Hindus seek EU intervention at mounting anti-Roma sentiment in Bulgaria
Hindus have expressed serious concern at the rising anti-Roma sentiment in some quarters of Bulgaria.
Acclaimed Hindu statesman Rajan Zed, in a statement in Nevada (USA) today, asked the European Union (EU) to urgently intervene and protect the human rights and freedoms of Roma (Gypsies) in Bulgaria.
Zed, who is President of Universal Society of Hinduism, argued that Roma had always been used as a scapegoat in history, and last week also reportedly saw number of anti-Roma rallies and violence in Bulgaria blaming Roma for almost all the major problems faced by the country like corruption, crime, etc., and asking for dismantling of their settlements. Language of hatred did not belong in a civilized and moral world and must be put to an end, Zed said and added that all Bulgarians, Roma or non-Roma, should be treated equally and fairly.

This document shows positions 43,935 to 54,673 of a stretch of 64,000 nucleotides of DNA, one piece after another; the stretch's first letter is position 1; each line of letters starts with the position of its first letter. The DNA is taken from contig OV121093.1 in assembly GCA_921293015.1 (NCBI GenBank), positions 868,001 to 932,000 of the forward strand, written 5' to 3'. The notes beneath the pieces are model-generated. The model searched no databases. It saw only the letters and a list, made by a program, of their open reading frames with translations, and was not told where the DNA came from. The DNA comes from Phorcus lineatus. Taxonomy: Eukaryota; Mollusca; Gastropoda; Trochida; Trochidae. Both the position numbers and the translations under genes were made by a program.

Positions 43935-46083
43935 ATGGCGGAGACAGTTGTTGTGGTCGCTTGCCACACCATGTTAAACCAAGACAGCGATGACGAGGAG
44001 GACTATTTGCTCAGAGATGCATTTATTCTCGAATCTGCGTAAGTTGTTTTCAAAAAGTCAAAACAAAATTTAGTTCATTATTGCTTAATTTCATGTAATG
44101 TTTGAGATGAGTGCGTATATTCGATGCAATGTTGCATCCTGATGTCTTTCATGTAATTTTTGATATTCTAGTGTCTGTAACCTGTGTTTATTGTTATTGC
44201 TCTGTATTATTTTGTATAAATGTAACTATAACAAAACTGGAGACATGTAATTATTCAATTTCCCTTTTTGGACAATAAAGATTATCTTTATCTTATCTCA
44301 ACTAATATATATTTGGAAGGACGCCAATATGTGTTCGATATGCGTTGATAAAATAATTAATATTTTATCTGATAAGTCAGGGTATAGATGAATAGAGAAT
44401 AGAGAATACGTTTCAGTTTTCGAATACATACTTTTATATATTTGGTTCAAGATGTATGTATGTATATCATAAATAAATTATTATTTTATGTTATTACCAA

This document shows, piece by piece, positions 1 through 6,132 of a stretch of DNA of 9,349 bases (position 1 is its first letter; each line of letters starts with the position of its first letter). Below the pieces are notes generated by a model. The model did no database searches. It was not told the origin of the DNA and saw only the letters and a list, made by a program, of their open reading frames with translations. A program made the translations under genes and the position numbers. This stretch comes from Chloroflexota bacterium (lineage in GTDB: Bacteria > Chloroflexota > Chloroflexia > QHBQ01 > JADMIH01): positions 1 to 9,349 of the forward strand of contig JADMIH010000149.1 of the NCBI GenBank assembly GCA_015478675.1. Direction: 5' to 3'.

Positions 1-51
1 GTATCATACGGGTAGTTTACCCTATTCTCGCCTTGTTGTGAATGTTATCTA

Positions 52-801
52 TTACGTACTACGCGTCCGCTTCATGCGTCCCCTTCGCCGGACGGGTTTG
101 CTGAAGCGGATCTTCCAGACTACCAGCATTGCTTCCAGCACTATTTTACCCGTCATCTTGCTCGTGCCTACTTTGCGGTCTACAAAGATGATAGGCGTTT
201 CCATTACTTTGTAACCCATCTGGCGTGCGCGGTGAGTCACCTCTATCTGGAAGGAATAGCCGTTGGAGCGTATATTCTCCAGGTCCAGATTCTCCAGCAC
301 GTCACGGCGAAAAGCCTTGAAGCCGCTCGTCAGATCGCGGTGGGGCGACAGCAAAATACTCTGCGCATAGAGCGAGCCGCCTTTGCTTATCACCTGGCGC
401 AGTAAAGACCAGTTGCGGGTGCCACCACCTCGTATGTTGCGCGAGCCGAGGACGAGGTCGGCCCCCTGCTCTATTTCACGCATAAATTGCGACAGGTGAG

Rajan Zed stressed that Roma upliftment should be the first priority in Bulgaria and Europe as their maltreatment was a dark stain on the face of the continent. It was simply immoral to continue staying apathetic and silent spectator ignoring Roma plight, who reportedly regularly faced social exclusion, racism, substandard education, hostility, joblessness, rampant illness, inadequate housing, lower life expectancy, unrest, living on desperate margins, stereotypes, mistrust, rights violations, discrimination, marginalization, appalling living conditions, prejudice, human rights abuse, etc.
Commissioner for Human Rights of Council of Europe Thomas Hammarberg visited a Roma settlement in the Republika district of Sofia (Bulgaria) in the past, where he assessed the living conditions as inhumane. “No one should live in these conditions in today’s Europe”, he declared.
Bulgaria is known for its long sandy Black Sea Coast, multicolored monasteries, footballer Hristo Stoichkov, poet Peyo Yavorov, etc. Georgi Parvanov is President and Boiko Borisov is Prime Minister of Bulgaria, which boasts of nine UNESCO World Heritage Sites.